by Kerry Dougherty
Somewhere, my mother is smiling.
The woman who made us sleep at night — summer and winter — with our windows open to fight germs has been vindicated by no less an expert in public health than German Chancellor Angela Merkel.
OK, Merkel isn’t a public health expert, but politicians everywhere seem to think they are, and at least the German leader’s recommendations make sense. (That’s more than we can say about officials in Alexandria, who began mandating outdoor masks today. Idiotic.)
The Guardian reports that as the weather turns colder and folks are driven indoors, the spread of COVID-19 is beginning to accelerate in Germany. Studies show that 90% of cases spread inside. To combat this, Merkel is asking folks to “Lüften,” the age-old German custom of opening windows and letting in fresh air.
But we’re way ahead of her.
Back in March, German native Krys Stefansky wrote a piece urging everyone to do just that.
by James A. Bacon
Yesterday I noted the fact that college enrollments in Virginia were holding their own despite the uncertainty and turmoil created by the COVID-19 epidemic. In particular, based on State Council of Higher Education for Virginia (SCHEV) data, I noted that enrollments had increased strongly — 6.6% — in the category of “four-year nonprofits,” most of which are small, liberal arts colleges. That seemed surprisingly — and counter-intuitively — upbeat. I had expected small liberal arts schools, which generally charge higher tuition, to suffer as students and families re-thought their educational priorities.
Upon digging deeper into the numbers, I can report that “average” numbers can conceal wide variability. Indeed, what the fall 2020 estimated college enrollment counts shows is a great reshuffling of enrollment patterns at the four-year nonprofits. Regent University in Virginia Beach increased undergraduate enrollment by 15%. Hampton University, a historically black institution, suffered an 18% decline in undergraduate enrollment. Continue reading
This time you get touched.
By Steve Haner
Dominion Energy Virginia loves the General Assembly’s most recent proposal on how to deal with mounting unpaid utility bills in the COVID-19 recession. You might not.
The state’s dominant utility has activated its network of grassroots lobbyists (including company retirees and stockholders) to express their personal support to their hometown delegate and senator, in an email that a recipient shared:
Last week the Senate Finance and House Appropriation committees passed budget bills that included assistance to those utility customers who have experienced economic hardship due to the ongoing COVID-19 pandemic. All utilities have been impacted and the legislation recognizes that relief to those citizens most at risk will be different from one region and utility to the next. The direction adopted by both Chambers have been consistently supported by Dominion Energy…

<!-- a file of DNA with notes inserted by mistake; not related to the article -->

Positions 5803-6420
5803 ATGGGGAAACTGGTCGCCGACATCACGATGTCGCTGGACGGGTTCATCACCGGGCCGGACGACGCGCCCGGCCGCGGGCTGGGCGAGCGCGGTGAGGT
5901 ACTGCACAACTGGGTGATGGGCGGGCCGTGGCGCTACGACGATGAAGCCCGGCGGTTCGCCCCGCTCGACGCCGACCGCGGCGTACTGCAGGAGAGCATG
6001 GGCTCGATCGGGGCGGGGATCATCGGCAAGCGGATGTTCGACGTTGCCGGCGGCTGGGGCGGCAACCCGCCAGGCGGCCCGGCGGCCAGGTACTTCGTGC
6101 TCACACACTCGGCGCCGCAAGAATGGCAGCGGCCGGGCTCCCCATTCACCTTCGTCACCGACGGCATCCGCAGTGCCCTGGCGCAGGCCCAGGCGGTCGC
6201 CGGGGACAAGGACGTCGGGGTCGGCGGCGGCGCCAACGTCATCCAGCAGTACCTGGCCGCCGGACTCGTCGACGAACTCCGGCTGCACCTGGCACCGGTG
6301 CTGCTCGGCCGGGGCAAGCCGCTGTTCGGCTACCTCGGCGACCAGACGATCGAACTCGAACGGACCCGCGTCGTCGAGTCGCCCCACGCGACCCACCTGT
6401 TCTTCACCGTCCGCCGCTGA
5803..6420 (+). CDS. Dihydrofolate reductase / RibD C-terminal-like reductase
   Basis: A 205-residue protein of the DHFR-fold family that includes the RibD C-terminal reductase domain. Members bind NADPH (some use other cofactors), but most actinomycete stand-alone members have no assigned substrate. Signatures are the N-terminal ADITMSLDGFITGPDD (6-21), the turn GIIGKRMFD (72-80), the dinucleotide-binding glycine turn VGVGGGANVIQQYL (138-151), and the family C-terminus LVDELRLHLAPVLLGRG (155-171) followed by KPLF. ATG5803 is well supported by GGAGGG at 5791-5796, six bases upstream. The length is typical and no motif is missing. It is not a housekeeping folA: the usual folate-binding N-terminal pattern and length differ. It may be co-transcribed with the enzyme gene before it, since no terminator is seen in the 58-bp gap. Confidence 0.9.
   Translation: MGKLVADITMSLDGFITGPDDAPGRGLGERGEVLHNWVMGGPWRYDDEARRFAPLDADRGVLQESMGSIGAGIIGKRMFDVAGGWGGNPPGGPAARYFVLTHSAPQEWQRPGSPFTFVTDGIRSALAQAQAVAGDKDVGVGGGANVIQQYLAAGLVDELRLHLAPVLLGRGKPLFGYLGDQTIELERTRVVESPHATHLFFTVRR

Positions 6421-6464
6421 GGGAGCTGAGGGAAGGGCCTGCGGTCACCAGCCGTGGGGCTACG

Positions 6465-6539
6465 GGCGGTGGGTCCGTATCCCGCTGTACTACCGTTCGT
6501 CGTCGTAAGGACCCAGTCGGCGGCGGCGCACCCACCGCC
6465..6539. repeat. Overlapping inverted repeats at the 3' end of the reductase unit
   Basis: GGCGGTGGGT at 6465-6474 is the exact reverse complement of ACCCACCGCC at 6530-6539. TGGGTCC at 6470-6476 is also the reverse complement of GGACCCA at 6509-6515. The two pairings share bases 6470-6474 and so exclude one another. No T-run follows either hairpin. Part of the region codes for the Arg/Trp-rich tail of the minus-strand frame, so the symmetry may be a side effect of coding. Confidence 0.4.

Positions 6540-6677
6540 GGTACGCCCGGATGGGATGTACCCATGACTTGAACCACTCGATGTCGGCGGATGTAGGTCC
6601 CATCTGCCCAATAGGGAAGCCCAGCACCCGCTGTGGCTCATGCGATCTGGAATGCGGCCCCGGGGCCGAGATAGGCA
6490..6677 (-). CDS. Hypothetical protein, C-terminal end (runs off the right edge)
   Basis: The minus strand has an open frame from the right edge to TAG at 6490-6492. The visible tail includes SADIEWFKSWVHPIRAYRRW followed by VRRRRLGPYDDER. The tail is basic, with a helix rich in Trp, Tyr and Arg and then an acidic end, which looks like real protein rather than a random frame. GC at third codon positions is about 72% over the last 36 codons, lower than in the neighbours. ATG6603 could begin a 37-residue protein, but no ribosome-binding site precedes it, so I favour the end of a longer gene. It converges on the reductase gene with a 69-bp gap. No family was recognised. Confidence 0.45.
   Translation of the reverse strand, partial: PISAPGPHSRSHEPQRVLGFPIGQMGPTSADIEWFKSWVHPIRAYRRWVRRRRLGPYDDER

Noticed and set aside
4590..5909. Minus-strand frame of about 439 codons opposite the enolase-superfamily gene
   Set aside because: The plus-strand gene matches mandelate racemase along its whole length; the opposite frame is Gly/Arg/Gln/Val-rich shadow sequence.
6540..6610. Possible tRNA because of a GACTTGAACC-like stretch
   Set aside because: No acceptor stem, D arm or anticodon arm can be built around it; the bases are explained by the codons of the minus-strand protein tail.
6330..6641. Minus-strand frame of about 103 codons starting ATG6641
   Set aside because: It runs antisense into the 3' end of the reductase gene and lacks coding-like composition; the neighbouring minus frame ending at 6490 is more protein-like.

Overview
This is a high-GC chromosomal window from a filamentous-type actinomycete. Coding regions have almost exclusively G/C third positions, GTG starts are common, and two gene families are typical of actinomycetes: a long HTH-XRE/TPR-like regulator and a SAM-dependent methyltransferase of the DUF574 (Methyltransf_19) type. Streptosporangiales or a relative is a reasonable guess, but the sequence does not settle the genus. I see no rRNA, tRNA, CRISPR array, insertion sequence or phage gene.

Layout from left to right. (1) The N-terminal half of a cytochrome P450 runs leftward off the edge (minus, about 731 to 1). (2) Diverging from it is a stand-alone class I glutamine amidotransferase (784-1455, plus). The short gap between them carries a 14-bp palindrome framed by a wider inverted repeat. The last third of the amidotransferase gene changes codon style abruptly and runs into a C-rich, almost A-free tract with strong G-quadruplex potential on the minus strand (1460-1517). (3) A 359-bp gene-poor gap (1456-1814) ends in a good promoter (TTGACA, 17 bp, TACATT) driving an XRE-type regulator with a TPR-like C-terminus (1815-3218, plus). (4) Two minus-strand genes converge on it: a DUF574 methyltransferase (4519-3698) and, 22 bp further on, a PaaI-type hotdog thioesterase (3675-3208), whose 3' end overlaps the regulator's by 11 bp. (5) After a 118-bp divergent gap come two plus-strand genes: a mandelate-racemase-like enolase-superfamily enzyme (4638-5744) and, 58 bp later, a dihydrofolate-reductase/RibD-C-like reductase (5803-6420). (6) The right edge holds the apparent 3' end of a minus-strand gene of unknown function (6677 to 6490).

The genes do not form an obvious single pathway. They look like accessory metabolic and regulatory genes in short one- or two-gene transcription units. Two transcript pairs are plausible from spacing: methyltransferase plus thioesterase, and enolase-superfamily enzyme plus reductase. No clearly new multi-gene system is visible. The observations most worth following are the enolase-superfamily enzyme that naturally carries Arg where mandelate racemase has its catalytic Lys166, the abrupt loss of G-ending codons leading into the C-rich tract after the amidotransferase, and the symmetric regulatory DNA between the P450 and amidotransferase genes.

As predicted more than once, the unpaid bills ultimately come to all utility consumers. The approach outlined in the new budget language is a variation on earlier themes, but the bottom line is unchanged. Continue reading
by James A. Bacon
Undergraduate enrollment in Virginia’s nonprofit higher-ed institutions has declined only 1.3% this fall, far less than feared in many quarters, according to preliminary estimates released today by the State Council of Higher Education for Virginia (SCHEV). There had been widespread concern that measures to combat the COVID-19 virus would disrupt campus life and discourage students from attending.
By Steve Haner
Virginia’s House of Delegates has proposed spending $120 million from federal COVID-19 relief funds to help at least some Virginia families catch up on their utility bills and wants to pump $210 million from the same source into the state’s unemployment insurance program.
Both ideas surfaced when the House Appropriations Committee approved a set of budget amendments September 25 (more details here). Neither idea is matched in the Senate Finance and Appropriations Committee amendments, also revealed Friday and summarized here. That $330 million in COVID assistance for individuals is a serious difference of opinion to be resolved in the coming conference process.
The General Assembly so far is following Governor Ralph Northam’s advice to show restraint on state spending in the midst of the COVID-19 recession. Neither the House nor the Senate are proposing to raid state reserves to restore spending priorities frozen during the emergency. Neither is looking to increase any tax rates.
However, both have plenty of ideas for spending the $1.3 billion in unallocated federal COVID funds provided to Virginia. And both combed through the budget looking for places to cut or unnoticed revenues, creating available money to be spent on their own priorities. Continue reading